Staying on the subject of marketing, let us say you opened up a tour operator business today and because your market is international, you definitely need to have a website. You check your bank and you have $1,000 to spend on marketing at the moment.

Are you going to;

a) Get a free website on one of those cookie-cutter sites & use this money elsewhere?
b) Throw it all on a website & pray it gets you clients?
c) Do a little bit of complimentary activities while being actively patient?

For starters, you would do well to remember that your website by itself will not guarantee sales. It is what you do with it and on it after you launch it that determines how good or bad an investment it was. For example, if no one can find your company website because your SEO sucks or your social media marketing is non-existent, it will not matter how beautiful the fonts are or how pretty the photos look.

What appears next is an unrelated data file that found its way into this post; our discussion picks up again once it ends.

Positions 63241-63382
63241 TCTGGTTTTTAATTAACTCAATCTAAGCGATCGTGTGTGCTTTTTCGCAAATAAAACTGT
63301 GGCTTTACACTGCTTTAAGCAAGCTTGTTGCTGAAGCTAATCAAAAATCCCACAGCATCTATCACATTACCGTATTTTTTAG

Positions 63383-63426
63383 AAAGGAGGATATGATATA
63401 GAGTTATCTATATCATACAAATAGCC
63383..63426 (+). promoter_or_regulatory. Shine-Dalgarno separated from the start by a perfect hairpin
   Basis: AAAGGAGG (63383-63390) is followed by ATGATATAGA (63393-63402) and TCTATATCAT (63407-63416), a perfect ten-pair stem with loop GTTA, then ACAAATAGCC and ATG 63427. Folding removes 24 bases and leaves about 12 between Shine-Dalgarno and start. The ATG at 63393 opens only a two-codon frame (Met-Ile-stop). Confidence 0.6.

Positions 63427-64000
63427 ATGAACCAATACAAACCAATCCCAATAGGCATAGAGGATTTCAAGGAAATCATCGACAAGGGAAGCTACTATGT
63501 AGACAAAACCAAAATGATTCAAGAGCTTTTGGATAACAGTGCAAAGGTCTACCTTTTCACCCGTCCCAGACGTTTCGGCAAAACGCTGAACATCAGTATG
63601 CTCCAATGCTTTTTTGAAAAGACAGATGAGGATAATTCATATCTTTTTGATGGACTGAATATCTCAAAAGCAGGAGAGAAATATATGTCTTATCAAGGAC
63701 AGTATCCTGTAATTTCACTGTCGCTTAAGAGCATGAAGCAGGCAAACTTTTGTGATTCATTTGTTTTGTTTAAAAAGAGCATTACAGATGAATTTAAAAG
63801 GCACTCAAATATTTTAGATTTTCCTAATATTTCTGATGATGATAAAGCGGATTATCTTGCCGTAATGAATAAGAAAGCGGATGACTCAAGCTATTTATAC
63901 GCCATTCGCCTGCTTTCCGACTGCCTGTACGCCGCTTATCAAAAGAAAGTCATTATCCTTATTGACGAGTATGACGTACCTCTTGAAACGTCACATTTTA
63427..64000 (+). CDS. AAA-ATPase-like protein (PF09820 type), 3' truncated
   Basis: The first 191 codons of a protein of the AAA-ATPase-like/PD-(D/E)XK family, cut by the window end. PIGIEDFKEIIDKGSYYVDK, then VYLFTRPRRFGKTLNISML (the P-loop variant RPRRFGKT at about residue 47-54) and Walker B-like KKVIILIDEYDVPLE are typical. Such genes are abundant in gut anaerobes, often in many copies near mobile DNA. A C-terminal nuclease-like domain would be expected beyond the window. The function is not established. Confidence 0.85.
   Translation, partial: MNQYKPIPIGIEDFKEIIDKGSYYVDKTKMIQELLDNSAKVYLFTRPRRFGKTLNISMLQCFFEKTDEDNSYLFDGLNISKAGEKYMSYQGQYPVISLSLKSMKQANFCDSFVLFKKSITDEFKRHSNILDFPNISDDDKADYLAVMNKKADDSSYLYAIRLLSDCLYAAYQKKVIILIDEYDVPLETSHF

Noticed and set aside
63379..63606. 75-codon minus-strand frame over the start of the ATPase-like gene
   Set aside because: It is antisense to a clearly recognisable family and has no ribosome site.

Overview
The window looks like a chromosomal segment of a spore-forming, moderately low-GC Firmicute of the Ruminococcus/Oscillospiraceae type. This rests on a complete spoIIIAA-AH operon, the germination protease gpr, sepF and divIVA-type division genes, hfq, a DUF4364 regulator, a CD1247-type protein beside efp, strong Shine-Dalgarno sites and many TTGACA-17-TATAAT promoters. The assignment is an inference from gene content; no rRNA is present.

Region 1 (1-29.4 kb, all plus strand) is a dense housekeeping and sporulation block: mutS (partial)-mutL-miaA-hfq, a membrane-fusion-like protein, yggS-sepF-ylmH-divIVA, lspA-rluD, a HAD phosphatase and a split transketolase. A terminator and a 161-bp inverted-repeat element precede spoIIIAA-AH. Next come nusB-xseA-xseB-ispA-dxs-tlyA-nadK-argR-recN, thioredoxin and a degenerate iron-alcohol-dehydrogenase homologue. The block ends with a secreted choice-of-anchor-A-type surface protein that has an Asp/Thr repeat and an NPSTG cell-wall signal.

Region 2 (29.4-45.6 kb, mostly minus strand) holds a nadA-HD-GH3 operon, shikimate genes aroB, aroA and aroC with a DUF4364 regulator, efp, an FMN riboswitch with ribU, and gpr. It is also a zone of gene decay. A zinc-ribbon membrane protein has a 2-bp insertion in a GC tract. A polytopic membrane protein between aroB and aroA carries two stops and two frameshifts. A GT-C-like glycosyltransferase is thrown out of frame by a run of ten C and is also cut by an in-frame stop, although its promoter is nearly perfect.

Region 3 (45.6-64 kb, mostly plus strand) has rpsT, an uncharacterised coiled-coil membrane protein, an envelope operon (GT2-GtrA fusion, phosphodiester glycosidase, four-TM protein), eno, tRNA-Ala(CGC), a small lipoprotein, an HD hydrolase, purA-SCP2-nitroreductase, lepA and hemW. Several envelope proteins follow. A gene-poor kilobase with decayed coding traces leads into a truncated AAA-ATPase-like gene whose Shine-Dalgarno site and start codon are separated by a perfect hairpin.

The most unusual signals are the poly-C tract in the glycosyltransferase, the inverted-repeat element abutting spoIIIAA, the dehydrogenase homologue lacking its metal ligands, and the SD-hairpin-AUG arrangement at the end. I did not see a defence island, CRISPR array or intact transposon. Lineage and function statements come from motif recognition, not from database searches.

So, I would recommend that you set aside about $100 to secure your domain name, get branded E-Mail accounts and talk to your designer nicely to throw in a cute landing page (or a placeholder on your domain), preferably one which can also handle some lead generation activity. I would then dedicate about half of the rest to social media marketing with a tight short-term goal of being able to realize enough sales to warrant spending on a full-blown website in about 90 days’ time.

For a large organization, $1,000 is nothing in terms of marketing because they have a wider audience to target and much more expensive channels to leverage effectively but a small business can get a lot done with $1,000 because they do not need thousands of customers to survive.